Saturday, April 2, 2011

107 years of human experimentation in Puerto Rico

The following is translated from spanish. Original article can be found at
By  Marta Villaizán Montalvo, Saturday, Apr. 02, 2011

When will the U.S. he apologize to the Puerto Ricans?

The international press, on Wednesday, released news that a team of lawyers had filed suit against the United States for medical experiments conducted in Guatemala in which dozens of people were infected with syphilis in the 1940's.

With titles such as "human guinea pigs", "The dark history of medical experimentation" and even "The experiment of the devil", some of the reviews covered the front pages of newspapers from China to Patagonia.

Meanwhile, here in Puerto Rico, two major newspapers on the island spent barely 5 lines copied from the EFE News Agency.

But no one should be surprised.

The lack of interest from the media in Puerto Rico, on the discussion and analysis of the issue of human experimentation, is the result of the good job of disinformation on the use of Puerto Ricans as guinea pigs made by the United States government for over 100 years.

In Puerto Rico, the first experiment was conducted in 1904 (California State Journal of Medicine, November, 1905, p. 341), and the most recent was held TODAY. For 107 years, hundreds of thousands of Puerto Ricans have been used for the most degrading and criminal experiments that anyone can imagine. From studying of our physiological characteristics due to being considered incapable, ("unfit"), through experimentation with radiation, insects, diseases, vaccines, chemical and biological weapons, among others,  we have been, to this day, pharmaceutical industry favorites with a total of 1.158 human experiments cited in the official page of The National Institute of Health, Clinical

Declassified documents and journals, available on the Internet, document the criminal history of the United States in Puerto Rico. Even so, (although it is absurd), almost 90% of our population "treasures belonging to" the nation that tortures us.

And the denial of that torture, I know for a fact ...

During May 2007, I decided to publish an article investigating the use of 2,000 Puerto Rican soldiers, in World War II, to observe the toxic effects of mustard gas on human skin. (See article in Spanish: El uso de los soldados puertorriqueños en la segunda guerra mundial)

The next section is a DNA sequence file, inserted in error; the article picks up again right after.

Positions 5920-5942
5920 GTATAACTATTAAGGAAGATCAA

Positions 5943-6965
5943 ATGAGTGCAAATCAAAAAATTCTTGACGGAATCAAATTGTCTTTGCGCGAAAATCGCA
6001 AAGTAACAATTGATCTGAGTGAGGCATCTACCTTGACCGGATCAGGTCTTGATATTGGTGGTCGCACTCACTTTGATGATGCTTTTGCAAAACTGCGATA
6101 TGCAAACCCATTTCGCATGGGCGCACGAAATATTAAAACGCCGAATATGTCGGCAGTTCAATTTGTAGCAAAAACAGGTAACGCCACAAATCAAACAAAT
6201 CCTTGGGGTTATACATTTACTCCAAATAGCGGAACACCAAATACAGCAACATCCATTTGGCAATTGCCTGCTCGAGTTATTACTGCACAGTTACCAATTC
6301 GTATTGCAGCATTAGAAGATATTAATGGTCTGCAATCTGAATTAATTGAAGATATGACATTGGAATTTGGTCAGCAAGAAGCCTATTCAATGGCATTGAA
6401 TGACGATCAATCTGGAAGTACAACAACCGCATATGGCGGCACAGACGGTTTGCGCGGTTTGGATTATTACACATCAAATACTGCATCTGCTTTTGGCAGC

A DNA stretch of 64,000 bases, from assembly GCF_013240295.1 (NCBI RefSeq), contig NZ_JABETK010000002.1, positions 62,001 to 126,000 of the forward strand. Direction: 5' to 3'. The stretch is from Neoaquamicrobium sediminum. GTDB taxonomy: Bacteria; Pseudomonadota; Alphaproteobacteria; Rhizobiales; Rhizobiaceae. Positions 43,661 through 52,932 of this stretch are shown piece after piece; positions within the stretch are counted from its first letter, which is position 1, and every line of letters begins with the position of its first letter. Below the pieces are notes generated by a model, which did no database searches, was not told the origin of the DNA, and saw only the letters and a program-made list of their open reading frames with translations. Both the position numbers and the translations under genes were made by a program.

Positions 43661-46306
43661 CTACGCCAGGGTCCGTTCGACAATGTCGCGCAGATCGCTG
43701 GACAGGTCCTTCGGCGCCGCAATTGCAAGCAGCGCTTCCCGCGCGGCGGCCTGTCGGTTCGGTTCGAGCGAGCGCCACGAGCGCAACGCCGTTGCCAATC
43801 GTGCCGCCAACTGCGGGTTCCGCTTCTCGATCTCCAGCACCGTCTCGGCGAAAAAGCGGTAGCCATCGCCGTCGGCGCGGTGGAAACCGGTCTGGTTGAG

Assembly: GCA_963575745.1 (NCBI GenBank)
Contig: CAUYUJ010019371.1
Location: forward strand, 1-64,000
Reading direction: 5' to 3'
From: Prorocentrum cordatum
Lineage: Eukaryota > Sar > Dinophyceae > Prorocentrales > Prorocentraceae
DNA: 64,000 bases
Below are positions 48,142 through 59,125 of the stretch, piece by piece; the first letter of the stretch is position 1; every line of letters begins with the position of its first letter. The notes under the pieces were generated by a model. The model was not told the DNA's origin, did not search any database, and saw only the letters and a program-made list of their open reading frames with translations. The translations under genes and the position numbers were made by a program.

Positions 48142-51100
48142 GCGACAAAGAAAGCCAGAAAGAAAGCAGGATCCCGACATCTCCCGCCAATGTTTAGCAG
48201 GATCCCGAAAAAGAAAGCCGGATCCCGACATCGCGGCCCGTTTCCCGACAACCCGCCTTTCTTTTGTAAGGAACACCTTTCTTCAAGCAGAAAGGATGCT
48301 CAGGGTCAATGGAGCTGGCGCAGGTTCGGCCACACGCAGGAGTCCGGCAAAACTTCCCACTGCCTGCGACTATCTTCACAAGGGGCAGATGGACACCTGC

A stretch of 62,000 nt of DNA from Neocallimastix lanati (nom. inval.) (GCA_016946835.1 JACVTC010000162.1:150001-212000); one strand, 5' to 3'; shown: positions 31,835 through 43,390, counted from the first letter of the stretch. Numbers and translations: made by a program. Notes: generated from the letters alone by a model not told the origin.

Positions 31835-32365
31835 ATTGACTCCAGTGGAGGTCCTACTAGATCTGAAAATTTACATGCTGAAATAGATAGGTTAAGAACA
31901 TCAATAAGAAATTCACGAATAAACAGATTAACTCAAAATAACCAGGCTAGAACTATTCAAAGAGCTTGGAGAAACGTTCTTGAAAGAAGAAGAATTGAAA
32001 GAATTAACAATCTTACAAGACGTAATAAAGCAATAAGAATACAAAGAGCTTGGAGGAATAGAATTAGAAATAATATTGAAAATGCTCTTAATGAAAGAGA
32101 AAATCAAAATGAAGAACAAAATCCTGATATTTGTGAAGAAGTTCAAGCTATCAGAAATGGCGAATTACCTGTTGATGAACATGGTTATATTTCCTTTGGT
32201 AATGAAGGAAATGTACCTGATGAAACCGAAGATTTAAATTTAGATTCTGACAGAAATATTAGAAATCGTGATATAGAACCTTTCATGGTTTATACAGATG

As usual, I sent a copy of the article to a dear friend, a journalist, for a preliminary assessment. Then, in turn, he shared it with a friend, then a senior military official. The response was immediate: Ah, p*# boy, don't publish this information. Plus ..., all these people are already dead.

Needless to say, my friend published the article. "Let's see if gas strips," he told me.

The Guatemalan case, which this week has been circulated around the world, came into the international press in October 2010. At that time and in an act of contrition, Mrs. Hillary Clinton said she was "outraged" by the simple fact that such a project was sponsored by the public health system in the United States.

"The study conducted in Guatemala, to inoculate STD's, clearly lacked ethics," said Clinton. "We deeply regret that this happened and we apologize to all those who were affected by such an abhorrent practice," she concluded.

After 107 years of human experimentation in Puerto Rico, when will the United States apologize to Puerto Ricans?

I leave it on the table.

Marta Villaizán Montalvo,


  1. I'm Puerto Rican and I knew there were experiments in the past (my father had told me) but I never knew the extent of it. I'm speechless!

  2. And so was I when I initially learned of the same......then I began to write. Thank you.

  3. While one should never be suprised by the complete disregard for the lives of our people or any other people of color, one should however use this information to reflect on their own political views in light of information when it is given to us. One should see clearly, why it is in the best interest of the U.S. Government to keep us a colony.